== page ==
Brown Neuberger, MaurineMaurine Brown Neuberger Oregon November 9, 1960 January 3, 1967 2,246 Special election Retired Democratic
Edwards, ElaineElaine Edwards Louisiana August 1, 1972 November 13, 1972 104 Appointment Appointment ended Democratic
Humphrey, MurielMuriel Humphrey Minnesota January 25, 1978 November 7, 1978 286 Appointment Appointment ended Democratic
Pittman Allen, MaryonMaryon Pittman Allen Alabama June 8, 1978 November 7, 1978 152 Appointment Lost nomination to finish term Democratic
Landon Kassebaum, NancyNancy Landon Kassebaum Kansas December 23, 1978 January 3, 1997 6,586 Election Retired Republican
Hawkins, PaulaPaula Hawkins Florida January 1, 1981 January 3, 1987 2,193 Election Lost re-election Republican
Mikulski, BarbaraBarbara Mikulski Maryland January 3, 1987 Present 10,250 Election Incumbent Democratic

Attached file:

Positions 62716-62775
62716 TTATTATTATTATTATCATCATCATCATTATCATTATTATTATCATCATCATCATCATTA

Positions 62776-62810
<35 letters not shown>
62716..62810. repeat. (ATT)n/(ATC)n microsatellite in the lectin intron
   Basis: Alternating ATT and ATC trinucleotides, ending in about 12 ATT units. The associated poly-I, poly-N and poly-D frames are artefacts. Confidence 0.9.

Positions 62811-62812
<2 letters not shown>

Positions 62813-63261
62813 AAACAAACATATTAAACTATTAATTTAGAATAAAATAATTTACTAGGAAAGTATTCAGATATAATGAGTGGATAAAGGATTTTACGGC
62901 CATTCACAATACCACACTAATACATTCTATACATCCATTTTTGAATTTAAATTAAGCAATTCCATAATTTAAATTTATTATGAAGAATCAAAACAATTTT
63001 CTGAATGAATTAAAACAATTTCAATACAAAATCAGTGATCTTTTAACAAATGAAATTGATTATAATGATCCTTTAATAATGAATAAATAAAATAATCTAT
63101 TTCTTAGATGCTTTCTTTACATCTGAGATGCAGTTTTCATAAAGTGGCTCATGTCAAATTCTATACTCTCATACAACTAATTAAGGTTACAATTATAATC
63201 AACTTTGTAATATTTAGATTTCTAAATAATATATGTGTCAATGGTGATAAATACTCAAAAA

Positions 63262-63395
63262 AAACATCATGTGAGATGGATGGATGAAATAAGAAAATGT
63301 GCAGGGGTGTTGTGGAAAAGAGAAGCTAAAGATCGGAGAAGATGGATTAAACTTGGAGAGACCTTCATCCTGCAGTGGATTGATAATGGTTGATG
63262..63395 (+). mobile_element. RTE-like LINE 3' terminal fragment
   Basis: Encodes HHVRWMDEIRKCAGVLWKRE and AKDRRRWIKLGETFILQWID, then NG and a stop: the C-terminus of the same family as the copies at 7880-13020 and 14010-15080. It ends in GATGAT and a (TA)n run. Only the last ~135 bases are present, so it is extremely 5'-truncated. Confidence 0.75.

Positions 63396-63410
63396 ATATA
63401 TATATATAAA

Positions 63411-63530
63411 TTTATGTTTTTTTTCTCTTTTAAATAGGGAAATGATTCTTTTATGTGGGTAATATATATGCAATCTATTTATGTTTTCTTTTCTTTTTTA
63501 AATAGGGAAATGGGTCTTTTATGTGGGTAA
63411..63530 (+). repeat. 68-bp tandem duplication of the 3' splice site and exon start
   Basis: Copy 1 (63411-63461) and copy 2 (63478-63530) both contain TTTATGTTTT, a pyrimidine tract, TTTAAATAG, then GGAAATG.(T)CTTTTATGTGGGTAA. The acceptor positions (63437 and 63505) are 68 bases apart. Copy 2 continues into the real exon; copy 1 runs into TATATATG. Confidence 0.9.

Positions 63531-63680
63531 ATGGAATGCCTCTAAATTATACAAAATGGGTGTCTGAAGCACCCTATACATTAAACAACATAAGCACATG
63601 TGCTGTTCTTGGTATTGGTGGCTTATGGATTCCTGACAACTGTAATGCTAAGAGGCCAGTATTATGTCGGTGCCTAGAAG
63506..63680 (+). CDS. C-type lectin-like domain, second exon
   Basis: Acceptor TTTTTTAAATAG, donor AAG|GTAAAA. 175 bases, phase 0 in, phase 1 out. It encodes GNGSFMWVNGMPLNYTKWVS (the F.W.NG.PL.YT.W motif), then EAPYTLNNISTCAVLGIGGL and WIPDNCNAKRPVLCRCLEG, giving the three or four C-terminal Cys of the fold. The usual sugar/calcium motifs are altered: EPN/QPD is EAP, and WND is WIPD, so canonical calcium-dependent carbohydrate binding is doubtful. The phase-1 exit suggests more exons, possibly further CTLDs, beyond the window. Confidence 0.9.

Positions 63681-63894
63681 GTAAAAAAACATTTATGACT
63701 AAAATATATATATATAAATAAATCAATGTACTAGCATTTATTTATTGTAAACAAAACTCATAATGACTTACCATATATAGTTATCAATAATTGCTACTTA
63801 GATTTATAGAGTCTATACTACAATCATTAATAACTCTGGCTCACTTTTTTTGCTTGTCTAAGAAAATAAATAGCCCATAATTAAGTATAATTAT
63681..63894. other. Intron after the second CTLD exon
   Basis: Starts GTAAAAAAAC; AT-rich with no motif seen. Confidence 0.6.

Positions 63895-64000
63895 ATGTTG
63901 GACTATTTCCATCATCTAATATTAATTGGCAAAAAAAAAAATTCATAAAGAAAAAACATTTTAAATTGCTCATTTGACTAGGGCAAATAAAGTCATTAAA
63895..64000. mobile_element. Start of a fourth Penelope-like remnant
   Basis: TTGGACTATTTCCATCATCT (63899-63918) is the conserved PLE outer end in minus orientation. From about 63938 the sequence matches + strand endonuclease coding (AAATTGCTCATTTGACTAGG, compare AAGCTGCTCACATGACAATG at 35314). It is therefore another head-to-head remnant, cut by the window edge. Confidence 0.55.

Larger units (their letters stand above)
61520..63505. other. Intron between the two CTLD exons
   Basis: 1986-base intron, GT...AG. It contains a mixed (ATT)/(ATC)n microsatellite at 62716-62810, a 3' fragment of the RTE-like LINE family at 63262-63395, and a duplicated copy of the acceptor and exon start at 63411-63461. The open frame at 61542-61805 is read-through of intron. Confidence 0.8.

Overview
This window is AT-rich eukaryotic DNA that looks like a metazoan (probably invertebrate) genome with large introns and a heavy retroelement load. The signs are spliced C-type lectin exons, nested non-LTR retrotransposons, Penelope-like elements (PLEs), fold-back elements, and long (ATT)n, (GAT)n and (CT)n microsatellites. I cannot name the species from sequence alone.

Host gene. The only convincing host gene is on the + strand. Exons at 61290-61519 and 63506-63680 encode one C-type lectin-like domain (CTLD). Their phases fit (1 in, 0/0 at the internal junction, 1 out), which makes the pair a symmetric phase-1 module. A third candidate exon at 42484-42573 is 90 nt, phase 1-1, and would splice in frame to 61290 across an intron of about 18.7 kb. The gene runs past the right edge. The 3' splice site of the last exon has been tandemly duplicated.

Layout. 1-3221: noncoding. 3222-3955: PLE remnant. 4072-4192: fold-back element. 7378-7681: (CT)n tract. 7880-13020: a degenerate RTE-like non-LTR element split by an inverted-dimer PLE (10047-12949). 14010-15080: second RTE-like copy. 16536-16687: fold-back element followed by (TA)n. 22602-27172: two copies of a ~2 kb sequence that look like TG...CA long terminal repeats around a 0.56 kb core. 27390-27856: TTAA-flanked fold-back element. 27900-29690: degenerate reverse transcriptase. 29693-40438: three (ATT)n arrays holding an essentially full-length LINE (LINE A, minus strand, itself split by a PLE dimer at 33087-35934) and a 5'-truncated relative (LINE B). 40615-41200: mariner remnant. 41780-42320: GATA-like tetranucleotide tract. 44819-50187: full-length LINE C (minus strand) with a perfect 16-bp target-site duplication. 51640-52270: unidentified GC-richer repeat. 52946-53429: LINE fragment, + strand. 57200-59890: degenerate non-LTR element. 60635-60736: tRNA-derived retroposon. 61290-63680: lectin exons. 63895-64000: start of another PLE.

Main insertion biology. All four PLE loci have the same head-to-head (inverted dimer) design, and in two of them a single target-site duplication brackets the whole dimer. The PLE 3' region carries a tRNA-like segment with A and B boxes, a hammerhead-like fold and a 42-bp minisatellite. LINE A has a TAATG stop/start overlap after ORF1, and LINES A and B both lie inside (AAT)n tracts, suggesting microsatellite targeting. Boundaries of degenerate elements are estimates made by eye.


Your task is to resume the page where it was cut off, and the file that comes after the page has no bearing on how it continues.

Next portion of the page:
Burdick, JocelynJocelyn Burdick North Dakota September 16, 1992 December 14, 1992 89 Appointment Appointment ended Democratic
Feinstein, DianneDianne Feinstein California November 10, 1992 Present 8,112 Special election Incumbent Democratic
Boxer, BarbaraBarbara Boxer California January 3, 1993 Present 8,058 Election Incumbent Democratic
Murray, PattyPatty Murray Washington January 3, 1993 Present 8,058 Election Incumbent Democratic
Moseley Braun, CarolCarol Moseley Braun Illinois January 3, 1993 January 3, 1999 2,189 Election Lost re-election Democratic
Bailey Hutchison, KayKay Bailey Hutchison Texas June 14, 1993 January 3, 2013 7,143 Special election Retired Republican
Snowe, OlympiaOlympia Snowe Maine January 3, 1995 January 3, 2013 6,575 Election Retired Republican
Frahm, SheilaSheila Frahm Kansas June 11, 1996 November 6, 1996 148 Appointment Lost nomination to finish term Republican
Collins, SusanSusan Collins Maine January 3, 1997 Present 6,597 Election Incumbent Republican
Landrieu, MaryMary Landrieu Louisiana January 3, 1997 (term expires)
January 3, 2015
6,597 Election Lost re-election Democratic
Lincoln, BlancheBlanche Lincoln Arkansas January 3, 1999 January 3, 2011 5,867 Election Lost re-election Democratic
Cantwell, MariaMaria Cantwell Washington January 3, 2001 Present 5,136 Election Incumbent Democratic